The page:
Software Engineering for Self-Directed Learners »




Can explain IDEs

Professional software engineers often write code using Integrated Development Environments (IDEs). IDEs support most development-related work within the same tool (hence, the term integrated).

An IDE generally consists of:

  • A source code editor that includes features such as syntax coloring, auto-completion, easy code navigation, error highlighting, and code-snippet generation.
  • A compiler and/or an interpreter (together with other build automation support) that facilitates the compilation/linking/running/deployment of a program.
  • A debugger that allows the developer to execute the program one step at a time to observe the run-time behavior in order to locate bugs.
  • Other tools that aid various aspects of coding e.g. support for automated testing, drag-and-drop construction of UI components, version management support, simulation of the target runtime platform, and modeling support.

Examples of popular IDEs:

  • Java: Eclipse, Intellij IDEA, NetBeans
  • C#, C++: Visual Studio
  • Swift: XCode
  • Python: PyCharm

Some web-based IDEs have appeared in recent times too e.g., Amazon's Cloud9 IDE.

Some experienced developers, in particular those with a UNIX background, prefer lightweight yet powerful text editors with scripting capabilities (e.g. Emacs) over heavier IDEs.




Can explain debugging

Debugging is the process of discovering defects in the program. Here are some approaches to debugging:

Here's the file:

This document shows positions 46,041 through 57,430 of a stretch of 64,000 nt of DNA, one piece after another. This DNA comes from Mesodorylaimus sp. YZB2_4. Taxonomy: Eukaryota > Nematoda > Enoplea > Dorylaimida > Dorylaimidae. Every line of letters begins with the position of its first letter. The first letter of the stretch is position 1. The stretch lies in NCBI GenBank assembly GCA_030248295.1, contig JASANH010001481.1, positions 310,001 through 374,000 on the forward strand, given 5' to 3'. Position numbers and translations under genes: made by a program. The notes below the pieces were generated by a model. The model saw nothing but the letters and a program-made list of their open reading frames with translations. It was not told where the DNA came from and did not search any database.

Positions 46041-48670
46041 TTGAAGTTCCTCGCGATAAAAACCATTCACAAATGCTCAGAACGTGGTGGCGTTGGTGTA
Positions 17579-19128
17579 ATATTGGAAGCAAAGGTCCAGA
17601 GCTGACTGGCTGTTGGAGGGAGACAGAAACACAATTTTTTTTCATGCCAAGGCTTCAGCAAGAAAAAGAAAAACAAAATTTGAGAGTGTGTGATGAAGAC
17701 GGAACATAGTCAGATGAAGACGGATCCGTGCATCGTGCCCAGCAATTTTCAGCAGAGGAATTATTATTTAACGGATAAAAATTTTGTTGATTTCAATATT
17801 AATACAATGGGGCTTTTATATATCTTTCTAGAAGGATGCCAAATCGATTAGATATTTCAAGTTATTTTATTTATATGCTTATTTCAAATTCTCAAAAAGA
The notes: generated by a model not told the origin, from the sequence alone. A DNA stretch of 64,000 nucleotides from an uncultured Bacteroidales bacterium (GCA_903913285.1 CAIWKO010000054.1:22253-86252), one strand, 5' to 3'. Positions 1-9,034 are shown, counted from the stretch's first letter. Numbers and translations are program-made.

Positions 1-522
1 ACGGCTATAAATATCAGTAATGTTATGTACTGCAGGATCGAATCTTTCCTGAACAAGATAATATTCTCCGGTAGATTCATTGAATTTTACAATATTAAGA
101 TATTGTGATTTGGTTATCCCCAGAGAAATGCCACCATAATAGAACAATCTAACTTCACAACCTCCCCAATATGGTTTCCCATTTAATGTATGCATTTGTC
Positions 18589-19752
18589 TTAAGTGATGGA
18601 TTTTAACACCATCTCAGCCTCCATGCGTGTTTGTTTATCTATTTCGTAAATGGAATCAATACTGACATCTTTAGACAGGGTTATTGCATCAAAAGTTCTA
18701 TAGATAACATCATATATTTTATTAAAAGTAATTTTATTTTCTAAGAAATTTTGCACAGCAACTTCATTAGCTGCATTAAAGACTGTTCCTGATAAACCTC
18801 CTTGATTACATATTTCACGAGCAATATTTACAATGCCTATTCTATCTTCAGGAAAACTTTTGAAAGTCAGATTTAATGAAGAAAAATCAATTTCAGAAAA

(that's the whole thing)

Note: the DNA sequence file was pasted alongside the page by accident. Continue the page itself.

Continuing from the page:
• Bad -- By inserting temporary print statements: This is an ad-hoc approach in which print statements are inserted in the program to print information relevant to debugging, such as variable values. e.g. Exiting process() method, x is 5.347. This approach is not recommended due to these reasons:
    • Incurs extra effort when inserting and removing the print statements.
    • These extraneous program modifications increase the risk of introducing errors into the program.
    • These print statements, if not removed promptly after the debugging, may even appear unexpectedly in the production version.
  • Bad -- By manually tracing through the code: Otherwise known as ‘eye-balling’, this approach doesn't have the cons of the previous approach, but it too is not recommended (other than as a 'quick try') due to these reasons:
    • It is a difficult, time consuming, and error-prone technique.
    • If you didn't spot the error while writing the code, you might not spot the error when reading the code either.
  • Good -- Using a debugger: A debugger tool allows you to pause the execution, then step through the code one statement at a time while examining the internal state if necessary. Most IDEs come with an inbuilt debugger. This is the recommended approach for debugging.